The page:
Ag Committee Approves Bipartisan Legislation to Reauthorize and Improve the Commodity Futures Trading Commission
The House Agriculture Committee approved H.R. 4413, the Customer Protection and End-User Relief Act, by voice vote.
Tamara Hinton (202) 225-0184
WASHINGTON – A coalition of agriculture groups sent a letter to Members of Congress yesterday urging them to vote against H.R. 2868, the Chemical and Drinking Water Security Act of 2009.
The coalition, which includes the American Farm Bureau Federation, the National Association of Wheat Growers, USA Rice Federation, and the National Cotton Council, argued that the bill would have a direct impact on farmers and ranchers who use certain agricultural inputs, such as fertilizers and other pesticides, for agriculture production. They further argue that current regulations known as Chemical Facility Anti-Terrorism Standards (CFATS) have not been fully implemented, and that they have collectively worked with the Department of Homeland Security and others to establish those standards and ensure compliance.
"It no longer surprises me that the Democratic leadership is once again racing to impose more government mandates on our farmers, ranchers and small businesses without considering the economic impact of their actions, or without fully implementing the existing regulations on the books. We all want to protect America's food supply, and those in the agriculture industry continue to take the necessary steps to do so. However, rushing to add more regulatory burdens and costs on our nation's food producers without providing any additional security against acts of terrorism, which is the supposed purpose of the bill, is irresponsible and detrimental to the entire agriculture industry," Ranking Member Frank Lucas said.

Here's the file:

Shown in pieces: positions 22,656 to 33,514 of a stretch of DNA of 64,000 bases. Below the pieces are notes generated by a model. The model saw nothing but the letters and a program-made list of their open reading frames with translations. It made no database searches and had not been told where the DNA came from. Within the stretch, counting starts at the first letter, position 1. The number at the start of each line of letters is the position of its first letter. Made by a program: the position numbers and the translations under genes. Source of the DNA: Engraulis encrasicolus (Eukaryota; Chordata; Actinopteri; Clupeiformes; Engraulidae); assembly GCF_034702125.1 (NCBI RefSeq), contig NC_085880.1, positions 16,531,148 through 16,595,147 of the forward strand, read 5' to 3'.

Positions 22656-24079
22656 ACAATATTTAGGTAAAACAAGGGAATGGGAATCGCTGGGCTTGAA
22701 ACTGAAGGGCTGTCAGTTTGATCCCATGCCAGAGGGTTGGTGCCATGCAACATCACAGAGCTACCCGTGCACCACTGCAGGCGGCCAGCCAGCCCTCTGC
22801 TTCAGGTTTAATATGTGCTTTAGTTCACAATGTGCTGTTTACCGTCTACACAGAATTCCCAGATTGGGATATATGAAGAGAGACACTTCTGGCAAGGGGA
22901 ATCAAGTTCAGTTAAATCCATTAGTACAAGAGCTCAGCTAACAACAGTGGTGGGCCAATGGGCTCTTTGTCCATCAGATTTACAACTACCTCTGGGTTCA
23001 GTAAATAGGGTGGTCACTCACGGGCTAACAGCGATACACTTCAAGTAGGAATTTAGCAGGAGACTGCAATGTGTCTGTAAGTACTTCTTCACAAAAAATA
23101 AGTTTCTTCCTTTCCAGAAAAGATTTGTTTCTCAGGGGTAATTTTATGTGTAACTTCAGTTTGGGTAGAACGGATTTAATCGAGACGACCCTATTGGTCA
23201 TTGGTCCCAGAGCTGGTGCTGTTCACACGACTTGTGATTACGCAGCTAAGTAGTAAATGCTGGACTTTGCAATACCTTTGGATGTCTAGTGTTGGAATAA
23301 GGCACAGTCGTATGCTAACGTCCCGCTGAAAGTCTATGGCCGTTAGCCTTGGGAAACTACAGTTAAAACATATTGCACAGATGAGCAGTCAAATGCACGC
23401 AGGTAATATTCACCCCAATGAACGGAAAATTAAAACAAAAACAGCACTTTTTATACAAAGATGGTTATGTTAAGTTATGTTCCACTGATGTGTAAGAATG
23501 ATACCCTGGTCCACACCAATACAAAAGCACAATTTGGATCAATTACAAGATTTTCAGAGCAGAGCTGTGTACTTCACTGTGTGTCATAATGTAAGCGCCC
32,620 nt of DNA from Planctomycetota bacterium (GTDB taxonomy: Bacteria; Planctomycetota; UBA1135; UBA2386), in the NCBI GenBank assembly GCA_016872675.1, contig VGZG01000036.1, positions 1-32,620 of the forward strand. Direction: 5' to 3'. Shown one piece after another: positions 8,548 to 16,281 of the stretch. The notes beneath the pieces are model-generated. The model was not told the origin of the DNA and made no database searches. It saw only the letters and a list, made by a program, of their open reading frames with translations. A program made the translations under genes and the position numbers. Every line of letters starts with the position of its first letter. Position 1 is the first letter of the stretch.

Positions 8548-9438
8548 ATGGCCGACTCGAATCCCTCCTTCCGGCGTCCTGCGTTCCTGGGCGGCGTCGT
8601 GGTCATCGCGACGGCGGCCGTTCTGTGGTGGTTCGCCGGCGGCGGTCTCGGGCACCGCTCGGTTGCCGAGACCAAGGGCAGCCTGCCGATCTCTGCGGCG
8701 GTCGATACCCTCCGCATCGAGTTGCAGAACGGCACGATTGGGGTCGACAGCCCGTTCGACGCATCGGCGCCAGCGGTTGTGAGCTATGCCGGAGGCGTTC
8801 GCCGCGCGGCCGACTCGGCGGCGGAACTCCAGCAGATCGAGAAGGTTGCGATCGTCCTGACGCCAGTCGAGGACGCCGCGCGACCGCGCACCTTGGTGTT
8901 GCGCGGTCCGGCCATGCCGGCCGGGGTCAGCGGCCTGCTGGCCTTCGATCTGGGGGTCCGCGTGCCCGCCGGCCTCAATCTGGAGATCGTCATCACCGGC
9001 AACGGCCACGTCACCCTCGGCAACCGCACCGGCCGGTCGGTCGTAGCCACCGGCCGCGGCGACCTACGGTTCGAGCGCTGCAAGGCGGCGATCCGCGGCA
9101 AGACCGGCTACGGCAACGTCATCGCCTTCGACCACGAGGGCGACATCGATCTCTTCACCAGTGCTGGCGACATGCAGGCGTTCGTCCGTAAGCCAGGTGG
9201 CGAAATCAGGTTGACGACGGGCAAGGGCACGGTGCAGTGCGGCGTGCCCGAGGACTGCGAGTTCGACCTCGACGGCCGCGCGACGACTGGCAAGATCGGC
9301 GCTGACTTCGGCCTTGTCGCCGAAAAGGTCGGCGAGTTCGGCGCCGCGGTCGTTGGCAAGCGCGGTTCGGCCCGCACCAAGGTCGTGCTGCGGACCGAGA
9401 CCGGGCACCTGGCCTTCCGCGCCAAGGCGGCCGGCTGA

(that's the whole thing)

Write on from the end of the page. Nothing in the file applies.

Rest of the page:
H.R. 2868 is expected to come to the floor of the U.S. House of Representatives for a vote tomorrow.
The text of the letter is below.
November 3, 2009
Dear Members of Congress:
We are writing to express our opposition to H.R. 2868, the "Chemical Facility Anti-Terrorism Act of 2009." Despite changes made to the legislation in the Energy and Commerce Committee in an effort to remedy significant shortcomings in the bill, the measure would still impose an increased regulatory burden on U.S. agriculture and we urge members to vote against it.
There is no question that homeland security and the protection of America's food supply are top priorities. The nation's agricultural industry continues to take pro-active steps throughout the distribution chain to secure crops and livestock as well as critical crop input materials such as fertilizer and pesticides from the threat of potential terrorists. Our organizations and members have worked closely with U.S. Department of Homeland Security (DHS) officials in order to establish appropriate standards and ensure compliance with the Chemical Facility Anti-Terrorism Standards (CFATS) regulations.
Specifically, we strongly object to the Inherently Safer Technology (IST) provisions of this legislation; this part of the measure would allow DHS to mandate that businesses employ specific product substitutions and processes. If the IST mandate and assessments are put in place for the nation's agricultural industry, they could well jeopardize the availability of widely used, lower-cost sources of essential plant nutrient products or certain agricultural pesticides used by farmers and ranchers.
IST is an engineering concept used to improve designs of worker safety protections at manufacturing facilities. We are concerned that this concept is being inappropriately applied to security issues. IST is not a security-based concept and we believe an important distinction must be made between safety and security. DHS has testified that IST requirements do not impact the security of a chemical facility. In addition, DHS stated that they do not have the expertise to evaluate IST options for each sector regulated. Furthermore, where appropriate, IST is already incorporated into the federal Occupational Safety and Health Administration's Process Safety Management (PSM) program. The requirements within the chemical site security bill go beyond what is required under PSM and are duplicative and burdensome for facilities which currently comply with PSM.
We support efforts to permanently authorize the DHS CFATS regulations. However, any legislation considered on the House floor needs to take into account the regulatory and economic impact on American agriculture and the consumer for whom we provide essential food, fiber and bioenergy.
Thank you for taking our concerns into account as Congress considers H.R. 2868. We stand ready to work with Congress towards the implementation of a fair and responsible chemical facility security program.
Agricultural Retailers Association
American Farm Bureau Federation
Chemical Producers and Distributors Association
National Agricultural Aviation Association
National Association of Wheat Growers
National Cotton Council
The Fertilizer Institute
USA Rice Federation